Tuesday, July 17, 2012

Gen James Harold "Jimmy" Doolittle 1896-1993

James Harold Doolittle was born in Alameda, California, in 1896. James "Jimmy" Doolittle was educated in Nome, Alaska, Los Angeles Junior College, and spent a year at the University of California School of Mines. He enlisted as a flying cadet in the Signal Corps Reserve in October 1917 and trained at the School of Military Aeronautics, University of California and Rockwell Field Calif. He was  commissioned a second lieutenant in the Signal Corps' Aviation Section March 11, 1918, and served successively at Camp Dick, Texas; Wright Field, Ohio; Gerstner Field, Louisiana; and went back to Rockwell Field, chiefly as a flight leader and gunnery instructor. He then went to Kelly Field, Texas, for duty first with the 104th Aero Squadron, and next with the 90th Squadron on border patrol duty at Eagle Pass, Texas.

On July 1, 1920 Doolittle got his regular commission and promotion to first  lieutenant. He then took the Air Service Mechanical School and Aeronautical Engineering courses at Kelly Field and McCook Field, Ohio, respectively. In September 1922 he made the first of many pioneering flights which earned him most of the major air trophies and international fame.

He flew a DH-4, equipped with crude navigational instruments, in the first cross-country flight, from Pablo Beach, Fla., to San Diego, Calif., in 21 hours and 19 minutes. He made only one refueling stop at Kelly Field. The military gave him the Distinguished Flying Cross for this historic feat. In the same year he received his bachelor of arts degree from the University of California.

In July 1923 he entered Massachusetts Institute of Technology for special engineering courses and graduated the following year with a master of science degree, getting his doctor of science degree in Aeronautics a year later, and being one of the first men in the country to earn this degree.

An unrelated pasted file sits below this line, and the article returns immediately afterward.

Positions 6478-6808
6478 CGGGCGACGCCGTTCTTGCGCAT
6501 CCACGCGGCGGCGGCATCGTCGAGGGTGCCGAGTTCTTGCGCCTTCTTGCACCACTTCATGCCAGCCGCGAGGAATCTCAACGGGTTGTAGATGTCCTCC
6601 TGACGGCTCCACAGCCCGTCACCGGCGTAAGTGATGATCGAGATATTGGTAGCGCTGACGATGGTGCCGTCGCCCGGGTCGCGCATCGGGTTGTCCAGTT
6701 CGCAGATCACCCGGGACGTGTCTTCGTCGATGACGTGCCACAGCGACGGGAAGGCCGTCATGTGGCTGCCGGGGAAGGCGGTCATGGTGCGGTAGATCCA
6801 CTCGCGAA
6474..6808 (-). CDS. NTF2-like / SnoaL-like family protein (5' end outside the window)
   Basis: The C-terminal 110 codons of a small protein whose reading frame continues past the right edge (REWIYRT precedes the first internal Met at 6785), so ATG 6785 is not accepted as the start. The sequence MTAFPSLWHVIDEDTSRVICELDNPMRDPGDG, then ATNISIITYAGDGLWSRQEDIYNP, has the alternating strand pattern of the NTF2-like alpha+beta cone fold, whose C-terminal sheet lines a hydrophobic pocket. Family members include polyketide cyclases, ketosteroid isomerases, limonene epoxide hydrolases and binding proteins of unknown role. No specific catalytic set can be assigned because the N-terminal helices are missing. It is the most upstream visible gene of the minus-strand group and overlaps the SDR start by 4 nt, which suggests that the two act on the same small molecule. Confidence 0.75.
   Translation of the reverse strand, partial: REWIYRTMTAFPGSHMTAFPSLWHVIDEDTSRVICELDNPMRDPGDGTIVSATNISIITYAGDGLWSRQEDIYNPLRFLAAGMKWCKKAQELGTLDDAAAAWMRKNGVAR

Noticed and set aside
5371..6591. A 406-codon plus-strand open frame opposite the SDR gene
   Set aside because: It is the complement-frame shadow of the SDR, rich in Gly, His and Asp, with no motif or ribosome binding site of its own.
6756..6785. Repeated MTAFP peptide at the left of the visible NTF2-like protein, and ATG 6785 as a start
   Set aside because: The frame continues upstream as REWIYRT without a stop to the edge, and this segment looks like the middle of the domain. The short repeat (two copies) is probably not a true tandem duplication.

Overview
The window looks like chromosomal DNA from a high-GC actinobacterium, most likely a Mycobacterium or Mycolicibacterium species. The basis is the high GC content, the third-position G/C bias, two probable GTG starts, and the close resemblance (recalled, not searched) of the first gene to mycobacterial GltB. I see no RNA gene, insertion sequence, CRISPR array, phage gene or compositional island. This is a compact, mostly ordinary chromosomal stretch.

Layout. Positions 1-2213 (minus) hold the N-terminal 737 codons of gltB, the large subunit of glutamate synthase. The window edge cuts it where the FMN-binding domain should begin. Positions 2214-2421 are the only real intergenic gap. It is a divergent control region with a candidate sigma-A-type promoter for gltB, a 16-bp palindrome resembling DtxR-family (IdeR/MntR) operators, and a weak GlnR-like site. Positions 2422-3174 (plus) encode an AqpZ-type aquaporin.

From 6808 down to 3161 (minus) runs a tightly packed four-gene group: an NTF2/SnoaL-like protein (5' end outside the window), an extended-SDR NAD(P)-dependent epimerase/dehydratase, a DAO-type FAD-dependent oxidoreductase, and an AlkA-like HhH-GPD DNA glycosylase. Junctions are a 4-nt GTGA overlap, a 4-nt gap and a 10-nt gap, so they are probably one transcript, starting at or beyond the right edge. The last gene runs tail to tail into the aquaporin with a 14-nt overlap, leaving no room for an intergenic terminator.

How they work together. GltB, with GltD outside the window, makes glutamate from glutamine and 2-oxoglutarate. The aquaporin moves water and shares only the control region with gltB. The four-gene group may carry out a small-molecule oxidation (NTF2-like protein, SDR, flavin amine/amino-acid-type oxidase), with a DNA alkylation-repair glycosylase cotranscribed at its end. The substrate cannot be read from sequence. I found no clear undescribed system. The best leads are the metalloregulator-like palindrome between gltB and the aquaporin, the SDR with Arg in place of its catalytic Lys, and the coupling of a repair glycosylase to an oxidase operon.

In March 1924 he served at McCook Field conducting aircraft acceleration tests. In June 1925 Doolittle went to the Naval Air Station in Washington, D.C., for special training in flying high-speed seaplanes. During this period he served for a while with the Naval Test Board at Mitchel, N.Y., and was a familiar figure in airspeed record attempts in the New York area. He won the Schneider Cup Race - the World's Series of seaplane racing - in 1925, with an average speed of 232 miles per hour in a Curtiss Navy racer equipped with pontoons. This was the fastest a seaplane had ever flown, and Doolittle next year received the Mackay Trophy for this feat.

In April 1926 he got a leave of absence to go to South America on airplane demonstration flights. In Chile he broke both ankles but put his Curtiss P-1 through stirring aerial maneuvers with his ankles in casts. He returned to the United States and was in Walter Reed Hospital for these injuries until April 1927 when he was assigned to McCook Field for experimental work and additional duty as instructor with Organized Reserves of the Fifth Corps Area's 385th Bomb Squadron.